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Hojo makes a good point. I would say if you feel you need a GPS for navigation, then you probably also need to learn to use a map and compass for when the GPS runs out of go go juice.
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Old 08-12-2011   #10
 
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Mesa, Colorado
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Hojo said "To extend the Powell analogy: It is hypocritical to berate someone's desire to use a GPS based on your arguments."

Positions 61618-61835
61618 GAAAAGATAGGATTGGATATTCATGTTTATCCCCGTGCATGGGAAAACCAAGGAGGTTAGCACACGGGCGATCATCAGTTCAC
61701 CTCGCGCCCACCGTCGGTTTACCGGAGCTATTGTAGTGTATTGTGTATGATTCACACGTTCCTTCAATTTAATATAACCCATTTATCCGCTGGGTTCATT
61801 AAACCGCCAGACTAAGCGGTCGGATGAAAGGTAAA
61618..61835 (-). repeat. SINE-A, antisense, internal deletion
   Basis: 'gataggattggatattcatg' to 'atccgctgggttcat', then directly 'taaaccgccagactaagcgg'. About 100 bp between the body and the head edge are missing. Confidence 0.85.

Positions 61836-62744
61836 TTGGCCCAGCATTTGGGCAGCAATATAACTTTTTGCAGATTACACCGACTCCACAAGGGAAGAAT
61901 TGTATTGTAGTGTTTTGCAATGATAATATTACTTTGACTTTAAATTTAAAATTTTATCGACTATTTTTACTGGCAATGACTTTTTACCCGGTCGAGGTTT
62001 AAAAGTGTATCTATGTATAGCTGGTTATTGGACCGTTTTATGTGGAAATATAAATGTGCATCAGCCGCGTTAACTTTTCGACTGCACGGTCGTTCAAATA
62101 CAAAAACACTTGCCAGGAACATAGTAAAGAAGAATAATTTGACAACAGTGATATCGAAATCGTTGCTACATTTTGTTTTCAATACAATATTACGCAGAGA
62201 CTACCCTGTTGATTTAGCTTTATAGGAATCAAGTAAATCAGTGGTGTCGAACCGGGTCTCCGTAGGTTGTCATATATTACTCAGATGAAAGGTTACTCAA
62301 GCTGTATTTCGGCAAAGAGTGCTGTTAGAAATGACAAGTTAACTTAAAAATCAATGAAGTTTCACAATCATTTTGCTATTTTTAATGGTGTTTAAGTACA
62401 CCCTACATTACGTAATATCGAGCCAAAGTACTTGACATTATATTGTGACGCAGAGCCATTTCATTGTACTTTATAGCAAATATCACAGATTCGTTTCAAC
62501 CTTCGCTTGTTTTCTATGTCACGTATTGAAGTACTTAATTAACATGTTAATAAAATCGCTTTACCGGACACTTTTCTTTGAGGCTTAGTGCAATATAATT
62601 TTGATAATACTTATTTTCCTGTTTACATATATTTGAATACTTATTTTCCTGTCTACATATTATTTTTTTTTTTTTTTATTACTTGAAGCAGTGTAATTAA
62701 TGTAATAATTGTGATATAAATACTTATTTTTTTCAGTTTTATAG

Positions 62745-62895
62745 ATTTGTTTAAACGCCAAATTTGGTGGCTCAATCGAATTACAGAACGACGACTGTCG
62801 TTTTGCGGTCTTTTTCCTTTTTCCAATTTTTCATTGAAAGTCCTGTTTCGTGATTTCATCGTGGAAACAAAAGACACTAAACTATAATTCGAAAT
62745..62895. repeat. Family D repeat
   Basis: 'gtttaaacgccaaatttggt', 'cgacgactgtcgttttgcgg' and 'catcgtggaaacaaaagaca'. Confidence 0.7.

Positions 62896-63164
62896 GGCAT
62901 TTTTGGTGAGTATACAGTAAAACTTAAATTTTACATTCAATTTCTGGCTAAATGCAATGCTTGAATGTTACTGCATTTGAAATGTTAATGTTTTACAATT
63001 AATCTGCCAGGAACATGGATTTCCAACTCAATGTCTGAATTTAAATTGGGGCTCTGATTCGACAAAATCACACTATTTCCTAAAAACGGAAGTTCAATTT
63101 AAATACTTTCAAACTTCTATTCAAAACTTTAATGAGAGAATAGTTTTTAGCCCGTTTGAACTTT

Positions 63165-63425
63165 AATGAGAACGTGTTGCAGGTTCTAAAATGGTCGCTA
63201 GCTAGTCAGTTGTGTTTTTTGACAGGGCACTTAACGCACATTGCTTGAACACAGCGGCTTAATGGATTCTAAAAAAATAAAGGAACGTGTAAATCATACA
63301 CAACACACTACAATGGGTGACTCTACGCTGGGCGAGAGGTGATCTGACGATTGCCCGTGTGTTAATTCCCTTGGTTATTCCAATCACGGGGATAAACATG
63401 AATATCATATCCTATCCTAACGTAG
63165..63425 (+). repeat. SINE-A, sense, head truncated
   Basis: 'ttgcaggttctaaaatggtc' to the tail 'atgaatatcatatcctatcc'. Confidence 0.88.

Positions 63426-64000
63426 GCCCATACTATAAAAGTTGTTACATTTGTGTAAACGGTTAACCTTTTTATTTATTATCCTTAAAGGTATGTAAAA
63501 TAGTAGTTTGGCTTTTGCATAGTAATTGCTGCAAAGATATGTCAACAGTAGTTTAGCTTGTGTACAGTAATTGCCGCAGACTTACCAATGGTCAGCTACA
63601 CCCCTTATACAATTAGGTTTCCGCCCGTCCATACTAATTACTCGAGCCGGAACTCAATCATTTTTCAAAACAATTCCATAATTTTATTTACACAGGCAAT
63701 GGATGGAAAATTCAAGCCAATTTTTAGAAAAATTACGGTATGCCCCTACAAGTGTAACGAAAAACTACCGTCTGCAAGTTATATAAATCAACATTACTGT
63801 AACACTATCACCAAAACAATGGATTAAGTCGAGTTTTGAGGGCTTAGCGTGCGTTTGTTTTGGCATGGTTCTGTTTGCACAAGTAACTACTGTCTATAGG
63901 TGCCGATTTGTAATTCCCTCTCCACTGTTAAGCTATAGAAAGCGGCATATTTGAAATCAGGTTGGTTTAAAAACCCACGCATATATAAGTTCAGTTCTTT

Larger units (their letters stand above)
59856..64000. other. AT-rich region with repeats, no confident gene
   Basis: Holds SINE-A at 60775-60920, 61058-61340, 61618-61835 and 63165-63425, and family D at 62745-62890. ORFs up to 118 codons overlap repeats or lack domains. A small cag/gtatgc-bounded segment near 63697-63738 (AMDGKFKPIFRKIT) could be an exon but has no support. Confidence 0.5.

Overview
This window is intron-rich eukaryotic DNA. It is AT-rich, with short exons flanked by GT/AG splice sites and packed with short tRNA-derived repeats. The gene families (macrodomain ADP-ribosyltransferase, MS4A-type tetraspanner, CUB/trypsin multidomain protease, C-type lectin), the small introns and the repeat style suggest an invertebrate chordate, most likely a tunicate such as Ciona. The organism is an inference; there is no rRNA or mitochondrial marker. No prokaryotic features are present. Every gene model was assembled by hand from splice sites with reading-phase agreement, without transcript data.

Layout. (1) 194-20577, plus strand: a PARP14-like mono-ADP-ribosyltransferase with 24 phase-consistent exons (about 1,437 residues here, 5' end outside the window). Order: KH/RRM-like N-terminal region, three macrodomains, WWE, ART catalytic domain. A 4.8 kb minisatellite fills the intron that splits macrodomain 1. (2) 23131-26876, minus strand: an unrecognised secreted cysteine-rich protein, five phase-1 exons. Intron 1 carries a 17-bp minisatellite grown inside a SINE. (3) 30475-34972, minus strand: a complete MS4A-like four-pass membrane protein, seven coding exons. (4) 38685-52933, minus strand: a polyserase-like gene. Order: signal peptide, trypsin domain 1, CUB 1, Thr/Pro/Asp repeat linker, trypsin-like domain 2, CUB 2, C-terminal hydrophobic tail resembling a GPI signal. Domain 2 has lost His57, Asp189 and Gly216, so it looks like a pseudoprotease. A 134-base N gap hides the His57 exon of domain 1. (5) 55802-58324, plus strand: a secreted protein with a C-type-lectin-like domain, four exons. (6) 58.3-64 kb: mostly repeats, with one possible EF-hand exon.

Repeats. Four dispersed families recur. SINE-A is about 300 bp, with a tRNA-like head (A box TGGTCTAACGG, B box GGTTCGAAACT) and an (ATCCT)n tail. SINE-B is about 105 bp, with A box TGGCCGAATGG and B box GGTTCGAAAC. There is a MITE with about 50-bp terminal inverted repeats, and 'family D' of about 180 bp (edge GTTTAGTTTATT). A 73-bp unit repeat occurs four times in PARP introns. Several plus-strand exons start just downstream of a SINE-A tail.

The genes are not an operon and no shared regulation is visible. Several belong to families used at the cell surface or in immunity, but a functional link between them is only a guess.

HOJO did you not notice that I already apologized for berating the techno junkies? Even Powell had a chronometer and some other fancy gagetry of his day to plot their exact location, I forgot what it was called but it would only work if they could see the sun. Do you remember? It was similar to a sextant or something.
Originally I thought they were joking about plotting in the rapids because I've never used a GPS, not even in a car. I guess if you get used to using one you tend to rely on it instead of your own instincts.To each his own, and once again my apologies to Matt & Bill. Good luck with your Garmin. How far is it to the take out? Not Far Enough.~ Jake